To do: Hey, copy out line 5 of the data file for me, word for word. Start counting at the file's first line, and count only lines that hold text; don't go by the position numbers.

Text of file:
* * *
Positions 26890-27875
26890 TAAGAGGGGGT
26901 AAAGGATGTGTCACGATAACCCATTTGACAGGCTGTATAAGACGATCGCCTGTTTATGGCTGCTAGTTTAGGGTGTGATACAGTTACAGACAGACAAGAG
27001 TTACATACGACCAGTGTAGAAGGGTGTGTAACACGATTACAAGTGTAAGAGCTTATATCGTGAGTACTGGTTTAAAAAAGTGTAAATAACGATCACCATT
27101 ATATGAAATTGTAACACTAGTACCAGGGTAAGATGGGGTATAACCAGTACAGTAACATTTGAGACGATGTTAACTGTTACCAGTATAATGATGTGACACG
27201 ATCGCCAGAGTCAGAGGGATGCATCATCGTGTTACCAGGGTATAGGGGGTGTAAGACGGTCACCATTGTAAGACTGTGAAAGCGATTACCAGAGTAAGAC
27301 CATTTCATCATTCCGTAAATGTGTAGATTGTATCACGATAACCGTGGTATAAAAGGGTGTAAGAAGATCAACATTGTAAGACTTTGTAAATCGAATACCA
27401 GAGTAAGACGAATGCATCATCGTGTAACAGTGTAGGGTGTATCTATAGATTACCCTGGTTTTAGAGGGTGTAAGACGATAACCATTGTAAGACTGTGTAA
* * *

27101 ATATGAAATTGTAACACTAGTACCAGGGTAAGATGGGGTATAACCAGTACAGTAACATTTGAGACGATGTTAACTGTTACCAGTATAATGATGTGACACG